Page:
“It’s amazing to see those soft knitted pouches become hard and fragile during the creative process,” says Huizinga. “We’ve done numerous tests with wool as well as with linen, cotton, flax and paper yarn. We’re mainly focusing on how to create and transfer different structures in the clay. The tests range from loose to tight, with bubbles and patterns. We’re also experimenting with stretch in the knits.” Huizinga is currently working on a knit that combines stretchy and non-stretchy areas, which produces a kind of quilted effect. All these variations impact the shape and surface of the clay in different ways. “When you wash wool in hot water, you get an extreme transformation from big and loose to dense and fluffy,” says Anderson. “I love that transformation and I also incorporate it into my designs.”


Seven advisors

The experiments then continue in Oisterwijk. Artists live and work in 16 studios at the EKWC and can enlist each other’s help and the help of seven technical advisors. “Here, you can discover in three months what would take you years to find out on your own,” says ceramicist and technical advisor Katrin König. She advises Anderson on what can and can’t be done with different types of clay. “We’ve now adapted the slip – liquid clay – to such an extent that the knit becomes saturated with it, and the structure remains intact after the knit has burned away.” The fact that this structure has so far been more visible on the inside of the vase than on the outside is something the team is still working on. They want to adjust the mould in such a way that a cover is created that can be pulled over the outside of the clay.

The results can be seen in Secrets of making #3 in the TextielMuseum. Photo: Josefina Eikenaar. / Detail of one of the moulds. Photo: Patty van den Elshout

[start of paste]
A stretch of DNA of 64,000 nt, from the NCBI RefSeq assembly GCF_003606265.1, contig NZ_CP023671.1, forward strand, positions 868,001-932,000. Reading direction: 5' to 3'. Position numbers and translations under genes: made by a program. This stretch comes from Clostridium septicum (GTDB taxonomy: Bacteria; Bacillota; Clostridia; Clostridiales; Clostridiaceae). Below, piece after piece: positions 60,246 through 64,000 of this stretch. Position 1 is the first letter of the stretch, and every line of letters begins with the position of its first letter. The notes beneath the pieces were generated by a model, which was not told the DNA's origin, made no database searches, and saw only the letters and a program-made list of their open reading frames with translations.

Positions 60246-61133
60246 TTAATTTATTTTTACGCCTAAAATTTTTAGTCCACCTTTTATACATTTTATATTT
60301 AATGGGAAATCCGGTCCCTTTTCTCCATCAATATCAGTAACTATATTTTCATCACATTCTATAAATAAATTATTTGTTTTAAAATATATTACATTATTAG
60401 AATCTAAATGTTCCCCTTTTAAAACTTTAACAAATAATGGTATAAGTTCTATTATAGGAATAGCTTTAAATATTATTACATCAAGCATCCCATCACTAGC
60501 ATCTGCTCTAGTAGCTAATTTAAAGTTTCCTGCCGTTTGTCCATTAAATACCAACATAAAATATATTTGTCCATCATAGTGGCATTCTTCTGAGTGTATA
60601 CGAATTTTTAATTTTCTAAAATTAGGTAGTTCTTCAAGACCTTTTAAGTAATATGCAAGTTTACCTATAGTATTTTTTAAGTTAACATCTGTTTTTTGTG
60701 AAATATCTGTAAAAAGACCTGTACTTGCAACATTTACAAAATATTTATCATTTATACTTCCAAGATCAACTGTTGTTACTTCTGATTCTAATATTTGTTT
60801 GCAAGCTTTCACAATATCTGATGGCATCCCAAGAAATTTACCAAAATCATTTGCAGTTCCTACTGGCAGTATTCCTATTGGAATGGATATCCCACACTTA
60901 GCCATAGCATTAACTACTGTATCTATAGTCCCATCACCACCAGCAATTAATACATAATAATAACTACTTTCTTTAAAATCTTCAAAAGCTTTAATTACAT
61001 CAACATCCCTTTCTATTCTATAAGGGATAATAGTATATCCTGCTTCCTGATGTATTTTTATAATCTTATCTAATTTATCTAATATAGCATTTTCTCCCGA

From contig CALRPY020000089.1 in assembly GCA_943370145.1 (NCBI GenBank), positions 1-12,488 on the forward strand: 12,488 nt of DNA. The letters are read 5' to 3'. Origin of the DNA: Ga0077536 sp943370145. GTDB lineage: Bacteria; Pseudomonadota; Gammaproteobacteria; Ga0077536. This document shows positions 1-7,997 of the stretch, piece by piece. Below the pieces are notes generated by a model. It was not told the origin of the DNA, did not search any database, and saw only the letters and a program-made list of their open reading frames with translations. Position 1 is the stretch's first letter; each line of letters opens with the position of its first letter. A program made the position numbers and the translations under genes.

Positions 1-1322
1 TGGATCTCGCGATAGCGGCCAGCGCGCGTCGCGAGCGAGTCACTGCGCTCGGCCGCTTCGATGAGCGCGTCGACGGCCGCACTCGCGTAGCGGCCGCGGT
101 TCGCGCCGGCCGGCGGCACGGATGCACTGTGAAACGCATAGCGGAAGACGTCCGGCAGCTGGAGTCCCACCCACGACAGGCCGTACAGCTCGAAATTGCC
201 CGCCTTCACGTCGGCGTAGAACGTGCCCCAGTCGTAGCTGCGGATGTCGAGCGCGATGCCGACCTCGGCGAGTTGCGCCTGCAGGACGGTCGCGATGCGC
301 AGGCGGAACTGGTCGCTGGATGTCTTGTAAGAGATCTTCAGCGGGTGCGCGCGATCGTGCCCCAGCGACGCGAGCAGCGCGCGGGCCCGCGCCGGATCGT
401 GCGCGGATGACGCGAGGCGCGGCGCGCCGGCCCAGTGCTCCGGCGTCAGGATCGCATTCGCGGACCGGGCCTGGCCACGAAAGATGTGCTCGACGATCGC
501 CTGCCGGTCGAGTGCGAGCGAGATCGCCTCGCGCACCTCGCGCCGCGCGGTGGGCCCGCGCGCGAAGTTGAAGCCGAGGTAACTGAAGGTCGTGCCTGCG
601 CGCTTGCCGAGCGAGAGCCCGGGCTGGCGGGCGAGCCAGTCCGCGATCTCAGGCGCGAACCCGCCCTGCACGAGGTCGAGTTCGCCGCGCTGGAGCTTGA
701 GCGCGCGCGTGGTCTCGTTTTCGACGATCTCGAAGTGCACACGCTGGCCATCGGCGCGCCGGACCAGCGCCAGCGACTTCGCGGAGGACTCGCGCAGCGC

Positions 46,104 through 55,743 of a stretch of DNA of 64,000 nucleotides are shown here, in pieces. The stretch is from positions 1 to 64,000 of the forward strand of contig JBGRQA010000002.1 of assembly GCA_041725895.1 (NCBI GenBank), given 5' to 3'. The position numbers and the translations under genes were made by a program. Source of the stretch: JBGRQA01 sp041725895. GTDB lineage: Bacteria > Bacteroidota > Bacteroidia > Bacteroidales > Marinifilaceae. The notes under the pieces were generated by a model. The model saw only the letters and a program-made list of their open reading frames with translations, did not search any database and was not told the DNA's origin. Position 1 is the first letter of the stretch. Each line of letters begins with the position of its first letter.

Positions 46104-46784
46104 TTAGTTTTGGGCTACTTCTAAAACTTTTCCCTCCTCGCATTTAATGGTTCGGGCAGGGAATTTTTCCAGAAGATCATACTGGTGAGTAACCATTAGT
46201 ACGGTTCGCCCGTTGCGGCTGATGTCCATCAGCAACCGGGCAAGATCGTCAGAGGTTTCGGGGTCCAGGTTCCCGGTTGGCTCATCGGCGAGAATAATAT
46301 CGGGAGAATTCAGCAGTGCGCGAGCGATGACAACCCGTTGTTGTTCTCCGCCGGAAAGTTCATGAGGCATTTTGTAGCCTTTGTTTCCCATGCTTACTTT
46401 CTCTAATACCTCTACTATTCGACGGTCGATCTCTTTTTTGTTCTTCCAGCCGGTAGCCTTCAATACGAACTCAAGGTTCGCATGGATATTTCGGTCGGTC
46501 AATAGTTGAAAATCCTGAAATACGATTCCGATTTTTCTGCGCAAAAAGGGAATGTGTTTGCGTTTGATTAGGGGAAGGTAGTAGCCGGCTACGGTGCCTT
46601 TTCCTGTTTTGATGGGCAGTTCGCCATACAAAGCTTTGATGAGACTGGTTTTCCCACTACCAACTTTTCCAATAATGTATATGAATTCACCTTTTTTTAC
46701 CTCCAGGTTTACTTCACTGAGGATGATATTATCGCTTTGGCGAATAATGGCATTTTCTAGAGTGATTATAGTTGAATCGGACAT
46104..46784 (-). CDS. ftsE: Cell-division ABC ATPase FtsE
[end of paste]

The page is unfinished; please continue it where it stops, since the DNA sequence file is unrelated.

Connecting link

Anderson is the link connecting both institutions. Two specialised worlds communicate with each other through the artist, who, by questioning a standard production process, has brought together two surprising materials. Says König, “It’s a wonderful interdisciplinary process that runs very smoothly. The great thing is that an industrial designer like Brian sees clay completely differently from a ceramicist, and that undoubtedly also applies to a textile designer. I think these completely different approaches to the material are fantastic.”

In his final weeks in Brabant, Anderson wants to further increase the project’s sustainability by working with regional materials: in this case clay from the Maas river and locally grown flax. “As a ceramicist, you’d think twice about working with Maas clay because it’s mainly used to make bricks,” says König. “But someone with a design background might decide to do exactly that.”

“It’s amazing to see those soft knitted pouches become hard and fragile.” – Sarena Huizinga


Unimpeded by overly specialist technical knowledge of either textiles or ceramics, Anderson has taken large strides towards what he calls “a gypsum-free ceramic ecosystem”. Although his time at the EKWC is running out, his research will continue. “I learned a lot in these unique workplaces in the Netherlands. I’m going to try the same thing with regional raw materials in the US and in Japan. I’d like to start making washi moulds there.”

The results of Brian Anderson’s work can be seen at Secrets of making #3 at the TextielMuseum.